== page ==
MSPs have highlighted concerns about the City Region Deals set up to boost parts of Scotland, saying "significant issues" need to be urgently addressed.
Holyrood's Local Government and Communities Committee examined the system which has seen four such deals approved in Scotland, in Glasgow and the Clyde, Edinburgh, Aberdeen and Inverness and talks on deals for the Stirling and Clackmannanshire area and the Tay cities region.
MSPs said there was some "scepticism about what is being promised", particularly regarding forecast job numbers.
The Deal Or No Deal report said: " What is clear from the evidence that we have heard during our inquiry is that there is much to welcome in relation to City Region Deals, not least of which is the much-needed investment in our economy.
"There are though, significant issues that need to be addressed as a matter of urgency."
The MSPs said: "T here is a danger that the often confused and cluttered policy landscape at local government, Scottish and UK levels runs the risk of reducing the impact that can be achieved from the deals.
"At present, there are too many overlapping and competing initiatives and a mismatch between the objectives of local government and of the two governments."
The report said the committee was " not convinced" about the selection process for projects to be taken forward as part of the deals, calling for guidance "that provides for a clear, standardised, pan-Scotland system for evaluation".
MSPs called for " more sustained evidence that engagement with local businesses, the private sector more generally, charities, community groups and local people is meaningful and not just a means of informing people after decisions have been made."
MSPs said it was "n ot clear" how remote or rural areas would benefit, adding: "Whilst we understand that there are great gains to be made in our major urban conurbations, this cannot be at the expense of other towns in Scotland, some of which are larger in population terms than some of our cities, or of our more remote and rural areas."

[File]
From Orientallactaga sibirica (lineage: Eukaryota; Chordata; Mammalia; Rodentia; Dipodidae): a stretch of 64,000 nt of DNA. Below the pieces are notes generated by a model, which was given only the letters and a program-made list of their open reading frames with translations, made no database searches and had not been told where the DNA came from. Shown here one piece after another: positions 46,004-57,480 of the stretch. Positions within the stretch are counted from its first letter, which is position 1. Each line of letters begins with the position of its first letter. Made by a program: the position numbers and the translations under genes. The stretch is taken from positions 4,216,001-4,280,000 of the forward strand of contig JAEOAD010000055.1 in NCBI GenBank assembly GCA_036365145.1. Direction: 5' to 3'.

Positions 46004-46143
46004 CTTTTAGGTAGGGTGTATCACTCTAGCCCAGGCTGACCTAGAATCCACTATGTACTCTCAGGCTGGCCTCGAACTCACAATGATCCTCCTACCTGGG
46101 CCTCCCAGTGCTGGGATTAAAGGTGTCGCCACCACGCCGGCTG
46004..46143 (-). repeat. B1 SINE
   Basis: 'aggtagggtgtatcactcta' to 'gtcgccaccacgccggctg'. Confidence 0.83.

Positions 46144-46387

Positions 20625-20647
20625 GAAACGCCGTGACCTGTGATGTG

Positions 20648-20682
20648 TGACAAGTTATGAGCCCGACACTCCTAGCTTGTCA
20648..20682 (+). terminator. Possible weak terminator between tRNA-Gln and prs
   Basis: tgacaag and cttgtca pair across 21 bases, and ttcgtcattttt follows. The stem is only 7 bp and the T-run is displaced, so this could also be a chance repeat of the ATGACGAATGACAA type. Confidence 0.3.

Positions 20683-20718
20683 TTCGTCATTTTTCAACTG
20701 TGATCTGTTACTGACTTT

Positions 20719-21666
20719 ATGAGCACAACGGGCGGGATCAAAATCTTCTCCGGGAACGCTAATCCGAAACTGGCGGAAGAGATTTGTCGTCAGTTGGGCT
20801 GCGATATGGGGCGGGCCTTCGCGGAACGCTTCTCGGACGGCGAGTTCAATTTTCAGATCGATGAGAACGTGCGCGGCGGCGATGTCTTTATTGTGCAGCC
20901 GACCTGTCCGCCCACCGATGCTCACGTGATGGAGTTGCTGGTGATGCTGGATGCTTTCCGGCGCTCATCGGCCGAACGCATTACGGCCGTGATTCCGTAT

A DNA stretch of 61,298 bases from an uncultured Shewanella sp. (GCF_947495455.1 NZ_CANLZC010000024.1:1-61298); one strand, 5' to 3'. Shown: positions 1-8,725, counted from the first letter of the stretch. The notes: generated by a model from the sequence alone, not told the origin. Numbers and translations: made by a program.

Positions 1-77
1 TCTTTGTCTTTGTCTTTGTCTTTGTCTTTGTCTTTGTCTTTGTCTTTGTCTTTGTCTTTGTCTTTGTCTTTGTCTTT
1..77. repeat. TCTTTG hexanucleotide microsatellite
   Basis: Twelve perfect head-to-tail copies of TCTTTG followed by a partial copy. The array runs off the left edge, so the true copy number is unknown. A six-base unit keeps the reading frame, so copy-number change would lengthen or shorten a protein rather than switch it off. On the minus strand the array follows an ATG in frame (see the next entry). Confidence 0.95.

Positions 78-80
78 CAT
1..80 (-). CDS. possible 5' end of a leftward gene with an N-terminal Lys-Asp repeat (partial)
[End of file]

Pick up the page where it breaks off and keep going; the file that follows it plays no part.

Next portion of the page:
City Deals were introduced in England in 2011 to encourage local economic growth and move power from central government to the regions.
Committee convener Bob Doris said: " We welcome the significant investment of £3.3 billion to create new jobs and build exciting and thriving areas around our major cities, some of which are in the most impoverished and deprived areas of Scotland.
"But it's clear from the evidence we have heard and our committee visits that there are significant issues with City Region Deals that must be addressed.
"That's why we strongly recommend that all governments, national and local, work together and agree to a single focus, as a key priority should be maximising the benefits for local communities."
He added: " In order for City Region Deals to be a success right across Scotland, we need clarity on when this initiative will be extended to all.
"As these deals are in the early years of a 10-20 year programme of investment, our committee will be keeping a close eye to check whether these improvements have been made and whether further action is required."
Economy Secretary Keith Brown said: " The Scottish Government has committed over £1 billion to City Region Deals and we will continue to support the agreed deals in Glasgow, Inverness, Aberdeen and Edinburgh.
"We remain committed to securing city region deals for Stirling and Clackmannanshire and for the Tay Cities, as well as delivering regional deals for Ayrshire and for the Borderlands.
"City region deals are only one of our economic levers.
"We are focused on improving the economic prospects of every region in Scotland and will work to ensure that all areas benefit from Regional Economic Partnerships, which provide opportunities for local communities and businesses to engage in regional economic planning and development."
He thanked the committee for the report, pledging to consider the recommendations and said the deals " represent an important opportunity for inclusive economic growth and to forge new collaborations between the Scottish Government, the UK Government and local authorities and their regional partners".
A UK Government spokesman said: "We welcome the committee's scrutiny and agree that UK City Deals have brought, and will continue to bring, significant investment into Scotland, supporting local priorities and strengthening the country's economy by driving productivity, wages and growth."
He said the Government is committed to delivering the deals for Scotland's cities, to which it has contributed more than £1 billion of investment, and is also committed to a Borderlands Growth Deal and in talks for two further city deals in Scotland.
He added that the Government would continue to work with the Scottish Government and local partners as further proposals develop.
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